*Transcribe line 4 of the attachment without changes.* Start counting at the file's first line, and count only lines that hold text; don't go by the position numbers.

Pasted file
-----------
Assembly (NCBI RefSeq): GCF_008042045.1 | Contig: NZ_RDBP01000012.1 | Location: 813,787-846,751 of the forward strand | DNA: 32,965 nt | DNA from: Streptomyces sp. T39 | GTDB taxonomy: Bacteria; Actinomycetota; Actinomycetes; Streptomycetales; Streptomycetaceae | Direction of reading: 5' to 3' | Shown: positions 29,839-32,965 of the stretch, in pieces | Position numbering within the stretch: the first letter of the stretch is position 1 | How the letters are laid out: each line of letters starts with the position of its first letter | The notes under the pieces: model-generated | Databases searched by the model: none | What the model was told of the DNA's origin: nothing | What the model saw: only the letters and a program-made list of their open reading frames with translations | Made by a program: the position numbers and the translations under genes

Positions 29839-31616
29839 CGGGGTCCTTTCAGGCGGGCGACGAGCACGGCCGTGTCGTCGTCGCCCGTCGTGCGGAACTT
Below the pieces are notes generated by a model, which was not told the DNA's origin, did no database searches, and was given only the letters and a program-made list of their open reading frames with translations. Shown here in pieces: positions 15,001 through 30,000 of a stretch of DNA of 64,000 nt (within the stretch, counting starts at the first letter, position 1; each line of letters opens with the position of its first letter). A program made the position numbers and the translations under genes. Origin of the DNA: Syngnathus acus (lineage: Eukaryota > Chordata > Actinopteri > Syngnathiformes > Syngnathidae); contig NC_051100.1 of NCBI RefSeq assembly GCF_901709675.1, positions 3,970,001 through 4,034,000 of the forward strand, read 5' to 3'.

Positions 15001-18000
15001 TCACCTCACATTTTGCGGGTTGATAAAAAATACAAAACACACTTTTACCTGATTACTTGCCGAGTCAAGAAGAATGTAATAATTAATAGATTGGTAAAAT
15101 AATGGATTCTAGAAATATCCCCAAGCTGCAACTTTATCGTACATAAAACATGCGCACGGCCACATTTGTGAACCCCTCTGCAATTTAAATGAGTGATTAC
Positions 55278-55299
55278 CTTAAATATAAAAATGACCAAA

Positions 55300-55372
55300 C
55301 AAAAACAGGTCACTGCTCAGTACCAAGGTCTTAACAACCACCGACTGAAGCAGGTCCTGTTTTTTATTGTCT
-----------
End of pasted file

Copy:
Below the pieces are notes generated by a model, which was not told the DNA's origin, did no database searches, and was given only the letters and a program-made list of their open reading frames with translations. Shown here in pieces: positions 15,001 through 30,000 of a stretch of DNA of 64,000 nt (within the stretch, counting starts at the first letter, position 1; each line of letters opens with the position of its first letter). A program made the position numbers and the translations under genes. Origin of the DNA: Syngnathus acus (lineage: Eukaryota > Chordata > Actinopteri > Syngnathiformes > Syngnathidae); contig NC_051100.1 of NCBI RefSeq assembly GCF_901709675.1, positions 3,970,001 through 4,034,000 of the forward strand, read 5' to 3'.